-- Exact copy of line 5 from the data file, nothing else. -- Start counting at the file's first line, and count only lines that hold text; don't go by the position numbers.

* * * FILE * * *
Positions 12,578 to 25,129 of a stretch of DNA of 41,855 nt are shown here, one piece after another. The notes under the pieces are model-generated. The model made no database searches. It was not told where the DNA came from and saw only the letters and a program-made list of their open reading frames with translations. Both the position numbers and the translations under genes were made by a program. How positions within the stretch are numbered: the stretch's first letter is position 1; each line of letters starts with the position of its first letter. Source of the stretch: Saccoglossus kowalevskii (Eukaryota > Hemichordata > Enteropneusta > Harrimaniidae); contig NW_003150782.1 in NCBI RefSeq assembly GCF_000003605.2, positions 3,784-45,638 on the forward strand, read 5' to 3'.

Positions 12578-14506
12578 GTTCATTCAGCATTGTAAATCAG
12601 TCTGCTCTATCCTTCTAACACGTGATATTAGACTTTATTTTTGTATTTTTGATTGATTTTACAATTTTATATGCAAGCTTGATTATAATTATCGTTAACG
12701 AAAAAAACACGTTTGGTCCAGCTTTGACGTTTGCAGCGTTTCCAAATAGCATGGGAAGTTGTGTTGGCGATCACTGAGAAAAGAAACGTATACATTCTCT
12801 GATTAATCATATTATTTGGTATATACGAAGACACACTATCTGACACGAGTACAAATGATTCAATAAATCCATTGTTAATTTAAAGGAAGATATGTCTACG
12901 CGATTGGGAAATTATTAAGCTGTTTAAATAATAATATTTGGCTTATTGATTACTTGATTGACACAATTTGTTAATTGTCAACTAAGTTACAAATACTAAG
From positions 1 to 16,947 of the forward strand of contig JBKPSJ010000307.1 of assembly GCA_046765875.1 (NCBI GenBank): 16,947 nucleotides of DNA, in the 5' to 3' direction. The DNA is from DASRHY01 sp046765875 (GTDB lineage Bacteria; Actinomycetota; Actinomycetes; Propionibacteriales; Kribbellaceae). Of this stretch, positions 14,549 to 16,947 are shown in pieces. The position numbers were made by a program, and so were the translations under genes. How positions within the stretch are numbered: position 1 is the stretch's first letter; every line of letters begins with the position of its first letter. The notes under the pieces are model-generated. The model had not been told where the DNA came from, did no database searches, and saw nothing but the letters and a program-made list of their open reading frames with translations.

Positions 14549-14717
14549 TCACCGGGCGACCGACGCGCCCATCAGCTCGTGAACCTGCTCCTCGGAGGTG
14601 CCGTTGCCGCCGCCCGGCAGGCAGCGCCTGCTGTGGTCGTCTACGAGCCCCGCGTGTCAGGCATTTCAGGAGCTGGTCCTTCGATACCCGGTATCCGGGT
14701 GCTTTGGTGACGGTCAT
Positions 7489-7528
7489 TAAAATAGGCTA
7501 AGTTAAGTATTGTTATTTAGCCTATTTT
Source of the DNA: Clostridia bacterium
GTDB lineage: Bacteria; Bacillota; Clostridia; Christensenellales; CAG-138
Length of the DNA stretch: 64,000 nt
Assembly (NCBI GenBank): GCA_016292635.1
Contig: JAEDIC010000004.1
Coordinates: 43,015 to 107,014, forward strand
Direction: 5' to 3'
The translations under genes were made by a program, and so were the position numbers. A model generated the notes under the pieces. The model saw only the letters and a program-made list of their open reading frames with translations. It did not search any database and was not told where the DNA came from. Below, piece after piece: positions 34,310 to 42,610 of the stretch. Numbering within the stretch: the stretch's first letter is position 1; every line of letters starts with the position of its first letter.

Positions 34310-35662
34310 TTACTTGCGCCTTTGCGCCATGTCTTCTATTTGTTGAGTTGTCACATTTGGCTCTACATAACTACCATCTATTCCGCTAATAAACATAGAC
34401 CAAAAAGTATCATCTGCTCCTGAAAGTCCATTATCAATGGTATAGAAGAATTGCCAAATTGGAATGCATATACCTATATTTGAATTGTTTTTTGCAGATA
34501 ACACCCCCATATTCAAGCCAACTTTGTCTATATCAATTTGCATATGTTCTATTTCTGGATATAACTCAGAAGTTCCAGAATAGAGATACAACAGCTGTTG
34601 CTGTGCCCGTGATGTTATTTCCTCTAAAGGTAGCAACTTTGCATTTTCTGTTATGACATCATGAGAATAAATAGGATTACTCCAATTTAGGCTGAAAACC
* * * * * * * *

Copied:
12701 AAAAAAACACGTTTGGTCCAGCTTTGACGTTTGCAGCGTTTCCAAATAGCATGGGAAGTTGTGTTGGCGATCACTGAGAAAAGAAACGTATACATTCTCT